Cold World

Originally published in Astonished: A Story of Healing and Finding Grace

 
It’s a gorgeous, sunny winter Sunday day-of-rest, and I plan to go for a walk looking for “the deep down of things,” as Gerard Manley Hopkins so beautifully put it. The roads are clear and free of ice and I want to take advantage. But once I’m in my hermitage after brunch, the easy chair beckons, and after I doze off, I’m startled awake by a thump and a squeal. I see through the side window a little bunny charging up the hill in a flurry of sand, tufts of fur floating. As my heart buzzes with adrenaline, I’ve an eerie feeling there’s more out there to see, and it’s the reason I’m here and not hiking.

 
My legs are stuck in cement as I reluctantly drag myself out of the chair to the window. Up the hill beside the hermitage about ten feet away stands a giant hawk, its wings spread along the ground wide as a compact car’s fender. Its head tilts and cranes three hundred and sixty degrees, its hawk eyes scanning. Suddenly it jumps, or is it a stomp? It does it again then heaves a large dead rabbit dangling by its shoulders into the sky.

 
I slam my palms to my eyes and yell, “No no no no no no no,” stomping back and forth, trying to be an eraser.

 
I talk myself down. I tell myself, God wants you to see this.

 
The hawk has lowered the rabbit onto a patch of snow on a north-facing hill thirty yards away. It’s standing next to the carcass, lifting one leg thick with white feathers and shaking it as though something’s stuck to its claw, then lifting the other and doing the same. Next it shrugs its shoulders and tilts its head from side to side. It repeats the sequence maybe ten times before hopping on the rabbit and tearing off hunks of fur then flesh.

 
This is what I say to God: Are you kidding me? I was awakened from sleep by a rapist, remember? Did I really have to be awakened by a murderous raptor? Are you trying to traumatize me into facing the ways of the world you made, where every living creature is a victim of, eaten by, other living creatures—except for people. We kill each other for the fun of it. You said the meek shall inherit the earth. What I want to know is, When?

 
A few days later, it snows during the night, and at dawn, I see a baby bunny, which must be the one that escaped in the flurry of sand. Now it occurs to me that the dead rabbit was its mother. It’s at the edge of the wooden platform outside my window, facing me; its ears pinned to its head, its eyes half closed, not moving. It’s numbingly cold out and the bunny doesn’t move a whisker all day. When it still hasn’t moved by the next morning, I conclude it, too, is suffering from PTSD; near comatose from a broken heart, mourning its mother, mortally depressed, too sad to live.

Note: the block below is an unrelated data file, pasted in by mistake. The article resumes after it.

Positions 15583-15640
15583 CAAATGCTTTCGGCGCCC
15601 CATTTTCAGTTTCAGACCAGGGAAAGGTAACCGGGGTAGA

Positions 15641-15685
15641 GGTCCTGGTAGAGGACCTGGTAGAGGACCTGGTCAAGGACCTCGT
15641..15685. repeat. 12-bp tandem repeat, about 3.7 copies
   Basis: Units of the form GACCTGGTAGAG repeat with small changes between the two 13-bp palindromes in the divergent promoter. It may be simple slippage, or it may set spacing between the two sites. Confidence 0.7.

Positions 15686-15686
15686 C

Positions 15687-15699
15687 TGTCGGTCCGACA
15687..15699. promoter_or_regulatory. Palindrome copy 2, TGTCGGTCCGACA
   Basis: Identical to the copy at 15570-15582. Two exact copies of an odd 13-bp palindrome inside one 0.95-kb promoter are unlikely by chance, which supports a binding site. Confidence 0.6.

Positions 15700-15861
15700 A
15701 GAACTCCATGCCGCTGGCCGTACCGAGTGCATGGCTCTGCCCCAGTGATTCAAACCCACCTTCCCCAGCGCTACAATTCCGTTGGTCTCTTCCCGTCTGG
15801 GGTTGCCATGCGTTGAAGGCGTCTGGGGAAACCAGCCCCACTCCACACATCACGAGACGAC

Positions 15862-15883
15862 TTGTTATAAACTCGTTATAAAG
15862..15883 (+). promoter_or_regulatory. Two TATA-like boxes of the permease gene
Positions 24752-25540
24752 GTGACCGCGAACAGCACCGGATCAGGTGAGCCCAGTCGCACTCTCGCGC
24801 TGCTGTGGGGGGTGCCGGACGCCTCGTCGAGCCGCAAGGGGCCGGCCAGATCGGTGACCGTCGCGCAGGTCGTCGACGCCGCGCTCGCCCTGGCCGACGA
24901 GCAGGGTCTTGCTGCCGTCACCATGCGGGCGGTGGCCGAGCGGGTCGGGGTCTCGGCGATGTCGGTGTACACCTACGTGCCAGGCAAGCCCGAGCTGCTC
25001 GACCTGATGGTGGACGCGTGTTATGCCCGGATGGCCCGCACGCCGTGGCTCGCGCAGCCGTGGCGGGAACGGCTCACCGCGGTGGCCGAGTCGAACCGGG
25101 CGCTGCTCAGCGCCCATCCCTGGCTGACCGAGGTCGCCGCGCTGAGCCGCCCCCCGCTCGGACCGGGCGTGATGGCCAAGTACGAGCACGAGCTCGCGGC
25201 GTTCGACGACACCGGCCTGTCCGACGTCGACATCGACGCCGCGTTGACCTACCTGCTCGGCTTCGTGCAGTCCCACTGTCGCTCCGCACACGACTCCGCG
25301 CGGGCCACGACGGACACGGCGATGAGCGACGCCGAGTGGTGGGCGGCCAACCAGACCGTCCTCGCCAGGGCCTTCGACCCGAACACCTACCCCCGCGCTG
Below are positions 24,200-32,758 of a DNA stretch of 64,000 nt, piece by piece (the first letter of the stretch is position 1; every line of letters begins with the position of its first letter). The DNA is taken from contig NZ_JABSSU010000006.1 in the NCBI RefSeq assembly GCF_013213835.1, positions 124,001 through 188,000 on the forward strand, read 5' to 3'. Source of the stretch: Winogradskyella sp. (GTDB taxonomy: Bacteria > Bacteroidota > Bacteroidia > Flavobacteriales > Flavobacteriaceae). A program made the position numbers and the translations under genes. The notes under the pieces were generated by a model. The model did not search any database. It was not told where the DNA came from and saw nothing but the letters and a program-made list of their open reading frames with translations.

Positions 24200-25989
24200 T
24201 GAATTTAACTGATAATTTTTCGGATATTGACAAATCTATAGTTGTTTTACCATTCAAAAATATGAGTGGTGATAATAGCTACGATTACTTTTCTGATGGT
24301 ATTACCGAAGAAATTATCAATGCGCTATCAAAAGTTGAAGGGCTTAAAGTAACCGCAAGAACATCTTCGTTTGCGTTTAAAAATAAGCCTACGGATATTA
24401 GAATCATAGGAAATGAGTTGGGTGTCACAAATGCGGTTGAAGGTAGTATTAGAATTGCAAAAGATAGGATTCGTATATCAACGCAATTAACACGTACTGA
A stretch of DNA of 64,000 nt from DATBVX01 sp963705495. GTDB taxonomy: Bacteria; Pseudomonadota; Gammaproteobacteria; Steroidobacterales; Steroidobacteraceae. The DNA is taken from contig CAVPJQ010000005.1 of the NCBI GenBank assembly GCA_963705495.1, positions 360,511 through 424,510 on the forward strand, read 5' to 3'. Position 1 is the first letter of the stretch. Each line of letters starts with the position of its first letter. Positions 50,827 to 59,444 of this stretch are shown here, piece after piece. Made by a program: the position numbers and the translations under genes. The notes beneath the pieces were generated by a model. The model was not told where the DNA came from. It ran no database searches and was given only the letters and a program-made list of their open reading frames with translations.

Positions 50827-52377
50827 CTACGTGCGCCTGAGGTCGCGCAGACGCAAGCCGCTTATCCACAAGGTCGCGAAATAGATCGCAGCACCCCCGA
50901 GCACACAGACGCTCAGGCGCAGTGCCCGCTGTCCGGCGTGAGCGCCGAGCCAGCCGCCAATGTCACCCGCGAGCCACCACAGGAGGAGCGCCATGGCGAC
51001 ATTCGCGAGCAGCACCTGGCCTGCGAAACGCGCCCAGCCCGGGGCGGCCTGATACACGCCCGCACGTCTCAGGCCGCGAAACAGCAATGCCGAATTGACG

The next morning it opens its eyes, perks up its ears and turns them like antennae. I follow their direction and see on the top of a pinion tree, the hawk! I grab my hair and stomp back and forth again. All this little bunny wants is to eat and hop and shit and pee and one day have sex. I’ve never seen it even close its eyes because if it relaxes for a second it will be mauled to death. It probably never sleeps. I look at the bunny, its eyes big; I look at the hawk; its beady eyes scanning.

 
I think, I’m witnessing the law of the world, the law of nature. The hawk has to eat. It can’t help being a carnivore. I should not intervene. But then I think, I don’t care. I’m part of nature, too. I charge out the door, the screen bangs against the house, I step into the snow in my slippers and run toward the tree, flailing my arms making a hissing sound. And the hawk flies away.

 
The bunny perks up. It hops around and nibbles plants. When it snows it makes a little burrow in it; when there’s no snow it makes a burrow in the same spot in the sand. I look for the bunny as soon as I wake up; I look for the bunny when I return from prayer, or chores, a hike, or anywhere. From its tracks in the snow and the sand, I see that it wanders off in every direction, and sometimes shelters under the platform.

 
The bunny and I never interact, yet the little rabbit is my treasured companion all winter. Until one sumptuous May twilight. The winds have died down, the air is rosy from the sunset, and the bunny stands five feet away, facing me, which it has never done before. I’m at the window with the light on, wondering if the bunny sees me. If it may have been aware all along that I’ve been its friend since the dead of winter. Because, I could swear, it’s looking at me.

 
It stands on its hind legs, stretches its ears as tall as they’ll go, and then elongates its face as though it’s printed on silly putty. The bunny stays like that for what feels like a full minute, then charges to the right, stops on a dime; charges to the left; charges back to center, jumps high in the air, and stands on its hind legs facing me again, stretching its ears and face. It remains that way perfectly still for a half minute. Then it zig-zags first this way then that, and repeats the whole thing all over again: a rite of spring, a mating dance, a dance of pure jubilation, freedom, adventure, joy? And then it runs into the prairie.

 
I never see it again.

 
Here’s the thing: It’s easy to see God in a bunny.

 
Here’s the other thing: It’s just as easy to see God in a hawk.

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